post-acute rehabilitation

Sports-related traumatic head injuries

Sports-related head injuries are so common that they are the second leading cause of injury after motor vehicle accidents. Often when we hear the word “concussion,” we associate it with a sports injury. 

But how critical can these injuries be, and are there long-term effects of a head injury? Every athlete and family member needs to become educated on head injuries because long-term consequences result in permanent damage. 

Sometimes injuries are so severe they require post-acute rehabilitation. Rehabilitation programs aim to help athletes heal and regain many skills so they can return to their (as close as possible) pre-injury state. 

 

How Do I Know My Athlete Has a Head Injury?

Sometimes you may not know your athlete has suffered a traumatic brain injury (TBI) initially. One of the most common signs is a change in mental status. Other symptoms can include:

  • Nausea
  • Dizziness
  • Headache
  • Fatigue
  • Memory Concerns
  • Sleeping Difficulties

If you are suspicious of a TBI, it is imperative that the athlete continues to play and is evaluated by a medical professional as soon as possible. 

A doctor may perform a thorough evaluation which may include neurocognitive testing. They will be looking for baseline functioning in areas such as memory, problem-solving, and attention. Loved ones can often assist by working with the professional to note any changes in these areas as the evaluation is performed. 

 

The Levels of Sports-Related Head Injuries

Some professionals use a grading system to classify a head injury and then determine when an athlete is ready to play again. The system consists of five different levels:

  • Level one- Mild trauma to the head such as a contusion or laceration 
  • Level two- An increase in symptoms. The athlete may experience symptoms such as headaches or dizziness.
  • Level three- Mild TBI where some change in mental status may be seen. The athlete may even have a temporary loss of consciousness. 
  • Level flour- A TBI where the patient experiences a loss of consciousness for over a minute but under 5 minutes. They may also experience some amount of memory loss. 
  • Level five- A severe TBI that can even be life-threatening. There may be bleeding in the brain or increased intracranial pressure. Athletes who lose consciousness for over 5 minutes or have amnesia for more than 24 hours can be considered in this category.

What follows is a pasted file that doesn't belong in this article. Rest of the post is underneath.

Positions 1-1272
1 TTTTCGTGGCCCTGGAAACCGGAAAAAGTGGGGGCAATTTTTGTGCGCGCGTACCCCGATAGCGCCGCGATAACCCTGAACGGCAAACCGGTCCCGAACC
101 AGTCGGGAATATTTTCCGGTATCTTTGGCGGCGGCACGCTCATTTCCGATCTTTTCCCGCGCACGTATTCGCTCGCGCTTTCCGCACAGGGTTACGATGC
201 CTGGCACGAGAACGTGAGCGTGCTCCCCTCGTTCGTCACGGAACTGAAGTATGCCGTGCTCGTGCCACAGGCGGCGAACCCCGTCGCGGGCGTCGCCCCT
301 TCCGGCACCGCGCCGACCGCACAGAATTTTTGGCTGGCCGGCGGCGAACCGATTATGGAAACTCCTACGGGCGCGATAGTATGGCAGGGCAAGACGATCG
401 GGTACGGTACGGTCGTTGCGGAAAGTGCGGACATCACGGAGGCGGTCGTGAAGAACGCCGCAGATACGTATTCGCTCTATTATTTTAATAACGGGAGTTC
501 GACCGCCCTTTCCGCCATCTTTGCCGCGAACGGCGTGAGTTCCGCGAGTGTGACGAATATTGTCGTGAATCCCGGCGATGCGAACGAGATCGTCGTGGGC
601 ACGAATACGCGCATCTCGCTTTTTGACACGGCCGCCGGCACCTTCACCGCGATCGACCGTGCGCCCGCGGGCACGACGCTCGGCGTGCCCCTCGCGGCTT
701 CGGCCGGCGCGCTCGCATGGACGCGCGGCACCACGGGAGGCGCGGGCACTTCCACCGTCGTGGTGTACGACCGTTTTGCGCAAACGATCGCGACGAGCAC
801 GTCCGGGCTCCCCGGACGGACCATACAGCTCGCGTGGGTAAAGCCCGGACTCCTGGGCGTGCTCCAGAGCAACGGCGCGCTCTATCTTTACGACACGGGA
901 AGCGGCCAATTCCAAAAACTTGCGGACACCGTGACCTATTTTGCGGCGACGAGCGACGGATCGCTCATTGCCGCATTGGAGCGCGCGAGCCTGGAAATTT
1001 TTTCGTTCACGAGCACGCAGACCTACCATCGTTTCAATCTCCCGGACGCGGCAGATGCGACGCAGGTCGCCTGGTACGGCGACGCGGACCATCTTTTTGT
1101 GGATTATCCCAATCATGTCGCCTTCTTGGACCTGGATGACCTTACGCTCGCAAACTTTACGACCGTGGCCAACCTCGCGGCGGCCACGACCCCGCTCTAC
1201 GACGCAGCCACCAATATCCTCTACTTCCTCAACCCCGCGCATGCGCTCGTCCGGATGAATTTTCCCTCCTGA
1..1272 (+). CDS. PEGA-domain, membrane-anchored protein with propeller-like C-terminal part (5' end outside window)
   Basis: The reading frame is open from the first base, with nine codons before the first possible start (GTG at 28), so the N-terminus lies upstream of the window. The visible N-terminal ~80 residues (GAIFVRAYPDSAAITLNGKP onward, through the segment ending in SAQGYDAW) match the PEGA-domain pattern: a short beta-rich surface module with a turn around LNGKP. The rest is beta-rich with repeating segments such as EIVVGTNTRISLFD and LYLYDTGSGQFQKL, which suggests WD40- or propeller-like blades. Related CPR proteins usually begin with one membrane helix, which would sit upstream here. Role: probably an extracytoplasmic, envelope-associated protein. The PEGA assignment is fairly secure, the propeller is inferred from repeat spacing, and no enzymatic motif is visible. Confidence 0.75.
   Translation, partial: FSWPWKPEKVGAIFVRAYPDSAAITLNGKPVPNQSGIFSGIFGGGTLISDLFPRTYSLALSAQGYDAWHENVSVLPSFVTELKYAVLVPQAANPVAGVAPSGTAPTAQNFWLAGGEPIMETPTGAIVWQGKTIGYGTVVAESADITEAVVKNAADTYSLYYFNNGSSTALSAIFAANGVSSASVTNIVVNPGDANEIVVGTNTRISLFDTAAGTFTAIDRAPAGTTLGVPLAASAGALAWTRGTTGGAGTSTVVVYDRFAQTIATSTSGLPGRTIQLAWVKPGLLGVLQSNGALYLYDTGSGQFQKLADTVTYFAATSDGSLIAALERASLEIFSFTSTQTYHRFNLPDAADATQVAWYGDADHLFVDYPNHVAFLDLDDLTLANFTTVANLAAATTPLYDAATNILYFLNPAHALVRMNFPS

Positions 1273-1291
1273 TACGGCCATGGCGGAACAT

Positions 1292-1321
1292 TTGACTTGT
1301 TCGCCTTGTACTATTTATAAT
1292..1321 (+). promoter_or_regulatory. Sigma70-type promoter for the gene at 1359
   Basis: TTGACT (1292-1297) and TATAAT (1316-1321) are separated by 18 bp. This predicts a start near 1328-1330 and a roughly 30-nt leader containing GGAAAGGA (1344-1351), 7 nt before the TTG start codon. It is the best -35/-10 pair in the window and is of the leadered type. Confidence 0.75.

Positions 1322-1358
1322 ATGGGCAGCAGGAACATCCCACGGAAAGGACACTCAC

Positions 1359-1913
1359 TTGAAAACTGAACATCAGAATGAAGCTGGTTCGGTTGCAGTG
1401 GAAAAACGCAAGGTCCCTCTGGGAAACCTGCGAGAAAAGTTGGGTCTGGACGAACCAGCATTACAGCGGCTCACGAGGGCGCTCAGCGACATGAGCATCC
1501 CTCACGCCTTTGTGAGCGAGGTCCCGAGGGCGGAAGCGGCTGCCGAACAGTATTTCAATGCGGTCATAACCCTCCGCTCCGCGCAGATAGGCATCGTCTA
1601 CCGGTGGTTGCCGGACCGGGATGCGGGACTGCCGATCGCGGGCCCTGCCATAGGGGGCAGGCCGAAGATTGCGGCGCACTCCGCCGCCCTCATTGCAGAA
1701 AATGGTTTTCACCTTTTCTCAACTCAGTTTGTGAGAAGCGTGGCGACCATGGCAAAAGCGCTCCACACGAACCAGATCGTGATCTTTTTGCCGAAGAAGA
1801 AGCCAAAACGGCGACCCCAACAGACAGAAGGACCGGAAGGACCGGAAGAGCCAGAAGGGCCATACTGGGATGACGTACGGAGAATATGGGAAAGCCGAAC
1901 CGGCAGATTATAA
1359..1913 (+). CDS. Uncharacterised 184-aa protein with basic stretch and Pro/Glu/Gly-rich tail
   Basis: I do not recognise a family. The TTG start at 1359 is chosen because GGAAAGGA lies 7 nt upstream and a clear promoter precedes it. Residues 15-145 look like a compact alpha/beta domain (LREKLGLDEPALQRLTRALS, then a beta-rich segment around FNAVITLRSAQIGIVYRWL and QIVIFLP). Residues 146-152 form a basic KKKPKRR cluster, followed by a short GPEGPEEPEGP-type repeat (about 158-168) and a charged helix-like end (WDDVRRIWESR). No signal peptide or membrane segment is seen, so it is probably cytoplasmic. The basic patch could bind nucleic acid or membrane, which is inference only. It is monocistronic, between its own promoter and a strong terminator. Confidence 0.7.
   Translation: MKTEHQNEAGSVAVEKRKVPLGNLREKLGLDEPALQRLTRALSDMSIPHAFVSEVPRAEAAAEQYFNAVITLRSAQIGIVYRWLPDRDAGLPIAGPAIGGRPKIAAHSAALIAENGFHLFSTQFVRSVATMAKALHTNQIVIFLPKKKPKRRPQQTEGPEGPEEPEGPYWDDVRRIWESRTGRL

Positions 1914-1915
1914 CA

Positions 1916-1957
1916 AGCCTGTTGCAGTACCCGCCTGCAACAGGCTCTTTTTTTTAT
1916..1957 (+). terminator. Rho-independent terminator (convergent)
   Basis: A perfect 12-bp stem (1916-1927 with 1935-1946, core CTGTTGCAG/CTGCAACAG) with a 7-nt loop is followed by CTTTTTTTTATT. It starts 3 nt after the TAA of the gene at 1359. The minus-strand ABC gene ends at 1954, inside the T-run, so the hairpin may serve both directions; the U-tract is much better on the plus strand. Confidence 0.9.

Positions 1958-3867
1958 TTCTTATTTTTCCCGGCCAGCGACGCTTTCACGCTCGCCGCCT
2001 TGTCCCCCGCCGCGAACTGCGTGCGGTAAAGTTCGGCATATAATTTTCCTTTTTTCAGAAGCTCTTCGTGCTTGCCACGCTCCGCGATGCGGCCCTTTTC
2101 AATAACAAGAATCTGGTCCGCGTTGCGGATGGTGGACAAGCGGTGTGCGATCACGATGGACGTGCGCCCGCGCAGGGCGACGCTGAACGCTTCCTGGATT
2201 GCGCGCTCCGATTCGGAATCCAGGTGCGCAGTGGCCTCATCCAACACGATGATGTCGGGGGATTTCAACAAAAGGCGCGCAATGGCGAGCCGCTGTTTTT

If the patient has a more severe injury such as a level four or five, they may require more intensive rehab at reputable neuro-rehabilitation facilities

 

When Can My Athlete Return to Play?

You never want to rush the athlete to return to play after a head injury. They can be at risk for post-concussive syndrome, where multiple head injuries are sustained on top of one another, putting them at serious risk of severe damage. 

Their doctor will determine when or if they can return to their sport after suffering a TBI. The most critical factor is their health and safety always. 

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Where Can I Find Rehab for a Brain Injury? 

NeuLife Rehab is a residential post-acute rehab facility specializing in traumatic brain injury rehabilitation, neurological disorder rehab and more. Our skilled team provides rehabilitation to patients with many types of brain injury, including sports-related traumatic brain injuries. The goal is always to help the patient return to their pre-injury state as much as possible. 

Neulife’s treatment programs include physical medicine and rehabilitation, medical management, psychiatric and neuropsychological services, physical, occupational, speech and cognitive therapies, behavioral, dietary, and vocational counseling, and more. 

Beautifully situated on 43 acres in Mount Dora, Florida, our inpatient rehab facility comprises over 60,000 square feet and contains 54 private rooms or suites.

If you believe your athlete can benefit from our services, please contact us today! You can also make a referral or schedule a tour!

 

The material contained on this site is for informational purposes only and DOES NOT CONSTITUTE THE PROVIDING OF MEDICAL ADVICE, and is not intended to be a substitute for independent professional medical judgment, advice, diagnosis, or treatment. Always seek the advice of your physician or other qualified healthcare providers with any questions or concerns you may have regarding your health.